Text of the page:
Same dilemma was noted during roll-out of vaccine for plague, cholera in colonial era
Doubts about the efficacy of vaccines is not new in India. The same dilemma was confronted by the British when they rolled out vaccines for plague and cholera over 120 years ago. While religious considerations played a role in the hesitation, a tragic incident where 19 persons died after getting vaccinated added to the reluctance among the citizens.
Fears about religious contamination due to use of taboo meats like cow and pig during the culture of prophylactic vaccines drove large sections of population away from the vaccines. The scientists found a way out by using goat’s meat which was acceptable for culturing the vaccine. “A suitable culture medium has been obtained by digesting goat’s meat in the autoclave at 140°C with hydrochloric acid, and then neutralising the acid medium with caustic soda,” says the Plague Commission Report of 1901.
This solution to religious intransigence was solved by Waldemar Mordecai Wolff Haffkine, a Ukrainian bacteriologist who began working with the colonial administration in Bombay.
Among the religious leaders, Aga Khan gave instructions to his followers after which 81% of the community got inoculated.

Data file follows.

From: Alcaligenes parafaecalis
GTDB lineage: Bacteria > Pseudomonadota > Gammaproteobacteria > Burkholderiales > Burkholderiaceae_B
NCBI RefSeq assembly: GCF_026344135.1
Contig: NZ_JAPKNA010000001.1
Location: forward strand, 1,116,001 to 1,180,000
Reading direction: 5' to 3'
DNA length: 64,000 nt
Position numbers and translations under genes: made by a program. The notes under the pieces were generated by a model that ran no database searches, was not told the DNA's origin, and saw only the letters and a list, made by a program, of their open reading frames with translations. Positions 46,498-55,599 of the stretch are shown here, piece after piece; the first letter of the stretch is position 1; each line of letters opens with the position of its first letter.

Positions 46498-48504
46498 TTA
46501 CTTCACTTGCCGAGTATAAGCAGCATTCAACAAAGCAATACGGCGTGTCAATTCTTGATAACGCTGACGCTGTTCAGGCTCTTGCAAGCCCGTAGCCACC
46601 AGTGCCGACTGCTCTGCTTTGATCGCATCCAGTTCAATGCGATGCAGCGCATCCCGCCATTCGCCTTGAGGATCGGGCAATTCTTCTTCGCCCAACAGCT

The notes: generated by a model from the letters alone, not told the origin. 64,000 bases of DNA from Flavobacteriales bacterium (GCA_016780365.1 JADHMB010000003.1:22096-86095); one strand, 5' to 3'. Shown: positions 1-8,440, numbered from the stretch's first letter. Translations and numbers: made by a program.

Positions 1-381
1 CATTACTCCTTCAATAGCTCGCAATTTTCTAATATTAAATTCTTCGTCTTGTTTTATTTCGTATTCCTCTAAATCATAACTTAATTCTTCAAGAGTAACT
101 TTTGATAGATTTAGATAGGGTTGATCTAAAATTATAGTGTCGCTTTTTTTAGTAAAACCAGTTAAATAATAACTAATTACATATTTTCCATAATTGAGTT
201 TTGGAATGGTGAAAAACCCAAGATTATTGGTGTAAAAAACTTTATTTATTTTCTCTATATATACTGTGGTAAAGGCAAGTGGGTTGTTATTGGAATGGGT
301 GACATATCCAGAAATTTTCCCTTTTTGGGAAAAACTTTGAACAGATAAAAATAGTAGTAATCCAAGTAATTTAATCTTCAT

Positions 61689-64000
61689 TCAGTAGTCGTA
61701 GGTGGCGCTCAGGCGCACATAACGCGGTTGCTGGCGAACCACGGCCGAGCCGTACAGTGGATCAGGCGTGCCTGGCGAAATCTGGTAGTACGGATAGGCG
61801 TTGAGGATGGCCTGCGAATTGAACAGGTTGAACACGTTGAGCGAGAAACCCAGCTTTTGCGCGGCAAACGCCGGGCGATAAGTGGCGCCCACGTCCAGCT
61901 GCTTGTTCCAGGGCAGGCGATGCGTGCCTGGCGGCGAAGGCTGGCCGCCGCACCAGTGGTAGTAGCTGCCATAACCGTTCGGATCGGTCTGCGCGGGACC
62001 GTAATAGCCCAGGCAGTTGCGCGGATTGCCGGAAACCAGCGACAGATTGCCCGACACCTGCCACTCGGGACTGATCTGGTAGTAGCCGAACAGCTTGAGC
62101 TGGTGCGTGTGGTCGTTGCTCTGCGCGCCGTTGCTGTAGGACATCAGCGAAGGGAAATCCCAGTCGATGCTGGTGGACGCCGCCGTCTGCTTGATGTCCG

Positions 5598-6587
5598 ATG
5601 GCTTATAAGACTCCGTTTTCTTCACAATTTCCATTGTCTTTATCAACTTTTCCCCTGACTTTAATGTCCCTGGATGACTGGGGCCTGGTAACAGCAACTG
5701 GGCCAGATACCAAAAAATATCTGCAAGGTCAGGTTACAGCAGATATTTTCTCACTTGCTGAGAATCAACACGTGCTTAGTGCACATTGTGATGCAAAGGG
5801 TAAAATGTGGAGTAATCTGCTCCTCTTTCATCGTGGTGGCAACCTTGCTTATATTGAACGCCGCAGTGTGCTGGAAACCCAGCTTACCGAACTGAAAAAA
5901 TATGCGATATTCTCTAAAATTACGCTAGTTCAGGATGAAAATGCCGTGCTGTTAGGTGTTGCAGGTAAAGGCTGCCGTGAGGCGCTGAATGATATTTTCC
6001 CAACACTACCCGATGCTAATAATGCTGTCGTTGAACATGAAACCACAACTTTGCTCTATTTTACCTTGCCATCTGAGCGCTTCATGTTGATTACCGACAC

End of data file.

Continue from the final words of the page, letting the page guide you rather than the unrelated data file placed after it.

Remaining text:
Then tragedy stuck. In October 1902, 107 people were inoculated in Mulkowal village in Punjab. Within a few days, 19 people died of tetanus poisoning and the blame fell on Haffkine and his laboratory in Bombay. A Commission of Inquiry reached a conclusion that the vaccine batch was tainted and Haffkine had to quit in disgrace.
At that moment, Ronald Ross, who had won a Nobel Prize for his research on Anopheles mosquito in Secunderabad, stepped in to help Haffikine.
Ross wrote to Nature journal, linking the poisoning incident to vaccine hesitancy. “The public perception that the poisoning was due to carelessness at the laboratory and not to an accident was leading to rejection of the vaccine at a time when 20,000 deaths were occurring per week due to plague,” wrote Ross, who by then was working as a professor of Tropical Medicine in University of Liverpool.
Haffkine was exonerated following pressure by Ross and other scientists. While the efficacy of the plague vaccine was not quantified, the safety of the vaccine was clear. The roll-out of the vaccine gained traction, overcoming all odds.
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